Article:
Monday, November 28, 2011

Will the Real Distributists Please Stand Up

From Distributist Review article Mondragon Revisited :
the Mondragon co-operatives offer an astonishingly successful alternative to the way we organise business and economies.

From an article on Mondragon :
At the end of 2009, Eroski was operating an extensive chain of almost 2,400 stores made up of 113 EROSKI hypermarkets, 1,063 EROSKI/center, Caprabo and EROSKI/city supermarkets, 224 branches of the EROSKI/viajes travel agency, 58 petrol stations, 40 Forum Sport stores, 289 IF perfume stores, 7 Abac leisure and culture outlets and 40 goods depots. In addition to this chain, there are 481 self-service franchise outlets. Moreover, in the south of France it has 4 hypermarkets, 16 supermarkets and 17 petrol stations and 4 perfume stores in Andorra.


OK, I got it; Mondragon with it's extensive chain of 2,400 stores is a good Distributist paradigm business model.

But - -

The Mondragon paradigm doesn't square with other Distributist articles at The Distributist Review such as :

Saturday, November 19, 2011

Cheering on the Coming Cataclysm

Does it annoy anyone else the way some Catholics are rather cheerful in their predictions of a coming cataclysm?

And that those who cheer it on most fervently are invariably libs. who want to remake the world into some kind of dystopia.

And that those same libs. are also invariably corporate, or institutional, drones who couldn't actually competently, or proficiently, do anything practical with their hands. And so when some cataclysm does come they will be the first to be winnowed out.

Yes, I know their cheering doesn't effect the outcome one way, or the other, but nevertheless they are cheering for an event which would, and perhaps shall, cause severe hardship and perhaps worse to my wife and children.

Wouldn't you like to poke them with a sharp stick, just because they are so damnable annoying?

Friday, November 18, 2011

When ever I read some advocacy for distributism

I’m invariably reminded of this passage in P.G. Wodehouse :

“Bingo,” I cried deeply moved, “you must act. You must assert yourself. You must put your foot down. You must take a strong stand. You must be master in the home.”

He looked at me a long strange look.

“You aren’t married, are you , Bertie?”

“You know I’m not.”

“ I should have guessed it anyway”

I would rather be ruled by the illiterate carpenters I've known

Than be ruled by the Catholic intellectual class who are infatuated with their notions of distributism.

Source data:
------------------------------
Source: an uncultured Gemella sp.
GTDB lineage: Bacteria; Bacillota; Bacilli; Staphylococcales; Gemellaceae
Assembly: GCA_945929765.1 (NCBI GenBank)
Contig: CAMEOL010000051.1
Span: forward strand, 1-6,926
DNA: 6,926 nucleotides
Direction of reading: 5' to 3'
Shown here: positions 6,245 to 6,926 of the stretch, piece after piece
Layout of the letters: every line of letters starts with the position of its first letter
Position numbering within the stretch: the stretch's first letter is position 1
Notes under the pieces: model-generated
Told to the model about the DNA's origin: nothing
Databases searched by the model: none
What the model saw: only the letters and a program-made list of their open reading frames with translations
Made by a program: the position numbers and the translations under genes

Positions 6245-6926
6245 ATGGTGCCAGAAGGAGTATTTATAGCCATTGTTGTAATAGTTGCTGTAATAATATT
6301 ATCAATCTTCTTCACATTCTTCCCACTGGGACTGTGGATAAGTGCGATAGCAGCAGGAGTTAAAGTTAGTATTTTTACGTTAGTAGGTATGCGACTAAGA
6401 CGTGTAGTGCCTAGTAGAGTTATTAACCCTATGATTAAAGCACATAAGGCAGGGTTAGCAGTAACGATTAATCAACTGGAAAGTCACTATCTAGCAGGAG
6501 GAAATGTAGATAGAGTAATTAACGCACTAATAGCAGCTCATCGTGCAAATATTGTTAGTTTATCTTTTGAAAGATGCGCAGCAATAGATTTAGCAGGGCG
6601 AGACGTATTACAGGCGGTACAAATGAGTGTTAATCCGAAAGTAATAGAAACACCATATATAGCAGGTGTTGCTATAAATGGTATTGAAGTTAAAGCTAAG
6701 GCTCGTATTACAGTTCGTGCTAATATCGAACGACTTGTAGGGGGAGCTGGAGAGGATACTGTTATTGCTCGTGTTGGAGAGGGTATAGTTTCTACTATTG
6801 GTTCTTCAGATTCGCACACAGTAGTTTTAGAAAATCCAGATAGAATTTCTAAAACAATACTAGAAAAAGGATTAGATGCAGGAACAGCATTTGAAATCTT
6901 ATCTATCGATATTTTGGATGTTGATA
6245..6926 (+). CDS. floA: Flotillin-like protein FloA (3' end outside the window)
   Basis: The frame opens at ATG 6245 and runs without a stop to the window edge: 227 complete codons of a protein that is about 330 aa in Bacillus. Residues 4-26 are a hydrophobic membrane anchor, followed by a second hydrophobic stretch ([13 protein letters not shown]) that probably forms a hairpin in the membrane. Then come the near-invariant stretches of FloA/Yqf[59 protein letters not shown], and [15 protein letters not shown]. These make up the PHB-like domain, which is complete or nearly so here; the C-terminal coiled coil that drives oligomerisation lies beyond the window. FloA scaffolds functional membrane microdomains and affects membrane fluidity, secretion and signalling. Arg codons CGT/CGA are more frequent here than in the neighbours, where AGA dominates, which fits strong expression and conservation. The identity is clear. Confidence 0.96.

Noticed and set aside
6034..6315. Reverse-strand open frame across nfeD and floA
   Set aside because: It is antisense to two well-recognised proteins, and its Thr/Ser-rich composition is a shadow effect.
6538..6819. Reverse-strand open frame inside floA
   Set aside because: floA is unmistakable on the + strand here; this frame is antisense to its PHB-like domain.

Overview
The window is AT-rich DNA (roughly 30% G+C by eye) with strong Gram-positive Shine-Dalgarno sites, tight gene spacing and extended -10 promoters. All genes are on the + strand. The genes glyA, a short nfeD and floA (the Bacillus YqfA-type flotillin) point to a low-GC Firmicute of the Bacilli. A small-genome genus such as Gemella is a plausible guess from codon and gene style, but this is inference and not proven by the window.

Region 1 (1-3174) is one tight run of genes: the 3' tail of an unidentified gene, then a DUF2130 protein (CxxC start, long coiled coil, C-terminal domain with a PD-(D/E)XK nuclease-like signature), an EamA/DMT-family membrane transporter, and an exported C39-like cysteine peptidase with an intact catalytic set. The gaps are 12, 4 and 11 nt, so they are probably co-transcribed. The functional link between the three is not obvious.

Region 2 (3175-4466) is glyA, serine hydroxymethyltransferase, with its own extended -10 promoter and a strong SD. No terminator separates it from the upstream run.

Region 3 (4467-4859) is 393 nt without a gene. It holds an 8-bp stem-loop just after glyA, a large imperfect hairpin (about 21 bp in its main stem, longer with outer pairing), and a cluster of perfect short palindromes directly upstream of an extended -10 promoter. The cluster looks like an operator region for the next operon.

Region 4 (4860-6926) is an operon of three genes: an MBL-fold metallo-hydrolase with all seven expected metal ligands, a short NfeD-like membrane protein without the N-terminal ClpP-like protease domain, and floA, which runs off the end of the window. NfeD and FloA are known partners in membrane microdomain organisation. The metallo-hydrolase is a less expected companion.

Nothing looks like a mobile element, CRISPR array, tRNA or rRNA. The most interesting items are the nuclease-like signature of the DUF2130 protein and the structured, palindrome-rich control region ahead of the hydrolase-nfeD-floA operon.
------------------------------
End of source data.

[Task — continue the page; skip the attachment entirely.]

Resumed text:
Why? because in comparison to the Catholic intellectual class, those illiterate carpenters are humble and simple men with common sense who know what works and what doesn't at a practical level down on the street which is where it matters. And they've been stepped on and pushed around enough to know what benevolent government really does for them.

In comparison, the Catholic intellectual class is invariably and frighteningly clueless regarding anything practical.

They're completely full of themselves thinking they have not only answers, but should likewise be leaders guiding us to the promised land, when all they in reality do have to give us is dystopian insanity.

Distributive justice and the encyclicals are true guidelines to a holistic well functioning society, but they must be implemented according to common sense and human scale, which in turn means implemented using practical experience to moderate the universal principles.

Looking Backwards, learning from past mistakes.

Is Edward Bellamy's book, Looking Backward, a 21st century distributist manifesto? Because whenever I read the the writing of the New Distributists the dystopian Looking Backward is invariably what comes to mind.

Equality masquerading as solidarity, not subsidiarity, is the mark of the New Distributists. A solidarity similarly envisioned by Bellamy, that is only at odds with most distributist writers insofar as Bellamy envisioned a managerial state where the industrial class would be benevolently ruled by the managerial class, whereas in contrast most distributist writers gloss over the subject.

Distributists write only of democratic rule, but Bellamy's vision of a managerial class is in the final analysis likewise the distributist model because the intensely structured society distributists envision would likewise have to be ruled by a managerial class.